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Andrew Weil
Andrew Weil
Profile of Andrew Weil Biography of Andrew Weil Interview with Andrew Weil Andrew Weil Photo Gallery

Andrew Weil Interview (page: 4 / 6)

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  Andrew Weil

As a result of your research into intoxicants and addiction, what has happened in the field?

Andrew Weil Interview Photo
Andrew Weil: It's been very gratifying to see how often that work is referred to by people working in addictions theory. I don't think it has influenced public policy very much yet, but I meet a lot of people in the neurosciences and addiction research who say they were very influenced by that book. Many people have told me that it validated their own personal experiences. They felt that they were bizarre or unusual because they had these inner experiences they never told other people about. Reading that book made them realize for the first time that they had a connection on that level with other people. I feel very confident about that book. It's just been reissued in a new edition, 26 years after it was first published.

Did you make changes?

Andrew Weil: I didn't find the need to make changes. I wrote a little bit of a new preface to it. I talked about the fact that these ideas have really held up over time and I still consider them very useful. I think they explain a lot of addictive behavior. I also feel that if we're going to change that kind of behavior in our culture, we have to begin by taking account of the fact that people have this great fascination with altered states of consciousness. We have to teach them to satisfy that need in other ways.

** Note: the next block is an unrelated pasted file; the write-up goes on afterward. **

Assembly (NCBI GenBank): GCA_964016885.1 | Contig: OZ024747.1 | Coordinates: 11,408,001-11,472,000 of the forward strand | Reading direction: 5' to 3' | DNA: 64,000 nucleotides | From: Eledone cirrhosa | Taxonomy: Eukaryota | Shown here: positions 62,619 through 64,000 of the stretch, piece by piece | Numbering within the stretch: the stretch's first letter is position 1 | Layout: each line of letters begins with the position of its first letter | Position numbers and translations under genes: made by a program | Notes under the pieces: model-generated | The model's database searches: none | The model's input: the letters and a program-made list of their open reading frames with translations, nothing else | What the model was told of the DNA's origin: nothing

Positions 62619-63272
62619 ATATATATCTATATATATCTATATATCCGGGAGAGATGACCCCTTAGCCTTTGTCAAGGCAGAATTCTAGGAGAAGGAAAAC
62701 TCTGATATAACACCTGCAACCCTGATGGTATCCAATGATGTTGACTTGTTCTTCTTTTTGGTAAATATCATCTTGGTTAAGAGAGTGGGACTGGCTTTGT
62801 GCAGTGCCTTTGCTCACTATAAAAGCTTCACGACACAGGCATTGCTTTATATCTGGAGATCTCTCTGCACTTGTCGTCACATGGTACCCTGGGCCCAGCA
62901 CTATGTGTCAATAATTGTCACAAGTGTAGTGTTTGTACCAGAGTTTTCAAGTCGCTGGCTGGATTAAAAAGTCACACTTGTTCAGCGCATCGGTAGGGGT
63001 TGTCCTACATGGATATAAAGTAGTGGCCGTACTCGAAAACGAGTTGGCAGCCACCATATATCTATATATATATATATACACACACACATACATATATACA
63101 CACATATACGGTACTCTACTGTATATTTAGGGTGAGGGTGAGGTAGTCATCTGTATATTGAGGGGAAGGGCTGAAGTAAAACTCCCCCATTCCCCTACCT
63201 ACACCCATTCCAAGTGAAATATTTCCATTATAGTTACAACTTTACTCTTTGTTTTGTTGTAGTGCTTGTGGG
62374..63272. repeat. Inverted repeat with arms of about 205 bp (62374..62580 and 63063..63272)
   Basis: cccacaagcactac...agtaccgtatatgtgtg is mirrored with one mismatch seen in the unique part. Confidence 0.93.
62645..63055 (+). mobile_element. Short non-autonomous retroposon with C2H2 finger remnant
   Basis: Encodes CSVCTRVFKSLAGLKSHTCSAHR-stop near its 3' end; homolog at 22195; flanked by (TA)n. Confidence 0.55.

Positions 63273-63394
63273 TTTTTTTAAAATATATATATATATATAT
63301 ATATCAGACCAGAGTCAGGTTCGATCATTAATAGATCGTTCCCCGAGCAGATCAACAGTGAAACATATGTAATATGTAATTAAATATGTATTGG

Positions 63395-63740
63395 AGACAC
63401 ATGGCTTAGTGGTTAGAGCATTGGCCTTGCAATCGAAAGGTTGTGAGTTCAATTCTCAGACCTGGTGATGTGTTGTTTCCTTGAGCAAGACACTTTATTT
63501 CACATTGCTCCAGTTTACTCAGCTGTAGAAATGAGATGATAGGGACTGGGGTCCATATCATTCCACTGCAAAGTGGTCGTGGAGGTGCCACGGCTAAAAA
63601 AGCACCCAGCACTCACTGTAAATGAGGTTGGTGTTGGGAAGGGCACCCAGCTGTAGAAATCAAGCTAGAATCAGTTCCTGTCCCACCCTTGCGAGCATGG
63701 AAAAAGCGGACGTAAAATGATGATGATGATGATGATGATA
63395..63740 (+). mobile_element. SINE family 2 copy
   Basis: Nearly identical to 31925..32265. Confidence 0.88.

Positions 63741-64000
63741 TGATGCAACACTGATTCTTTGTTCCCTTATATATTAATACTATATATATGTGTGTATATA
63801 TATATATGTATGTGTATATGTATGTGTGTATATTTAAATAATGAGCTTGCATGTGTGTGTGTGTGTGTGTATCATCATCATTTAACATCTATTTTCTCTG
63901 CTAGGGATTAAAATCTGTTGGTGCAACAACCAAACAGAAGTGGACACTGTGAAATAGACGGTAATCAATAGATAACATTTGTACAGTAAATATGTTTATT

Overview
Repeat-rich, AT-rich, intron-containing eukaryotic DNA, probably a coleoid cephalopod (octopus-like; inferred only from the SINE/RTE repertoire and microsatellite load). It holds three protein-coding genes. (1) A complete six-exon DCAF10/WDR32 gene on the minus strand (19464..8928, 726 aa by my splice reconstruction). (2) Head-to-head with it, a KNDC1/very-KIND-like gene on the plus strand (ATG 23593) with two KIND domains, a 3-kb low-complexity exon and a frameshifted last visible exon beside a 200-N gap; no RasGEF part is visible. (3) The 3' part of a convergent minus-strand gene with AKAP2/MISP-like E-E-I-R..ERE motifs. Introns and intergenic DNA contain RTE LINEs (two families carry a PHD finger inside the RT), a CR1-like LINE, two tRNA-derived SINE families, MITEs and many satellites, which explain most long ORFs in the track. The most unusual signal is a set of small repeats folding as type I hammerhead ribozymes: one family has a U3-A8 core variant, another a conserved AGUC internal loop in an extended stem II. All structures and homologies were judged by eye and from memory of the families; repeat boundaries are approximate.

What prompted you to write that book?

Andrew Weil Interview Photo
Andrew Weil: I worked with a collaborator, Winifred Rosen, who's an old friend and who had written children's books. We had been approached by a number of parents who said that they didn't know how to deal with their kids, who were asking questions about drugs. The only messages they were getting was, "don't do it." That wasn't good enough; they wanted better information.

Our intent was to write a book that presented factual, unbiased information about all categories of drugs, both legal and illegal -- medical, recreational, over-the-counter -- that might affect the mind. So that young people could make up their own minds as to what they wanted to do about them.

Did you run this past children?

Andrew Weil: Yes, absolutely.

Your own?

Andrew Weil: At that point I did not have children. But over the years I have met many young people. I met one a couple of weeks ago who told me that reading that book as a young teenager had been very useful to him, and had gotten him through a very short period of drug experimentation. He no longer had the need to do that. Whereas he saw many of his contemporaries get caught up into very long and sometimes disastrous periods of drug experimentation.

You actually did your residency in Haight-Ashbury, didn't you?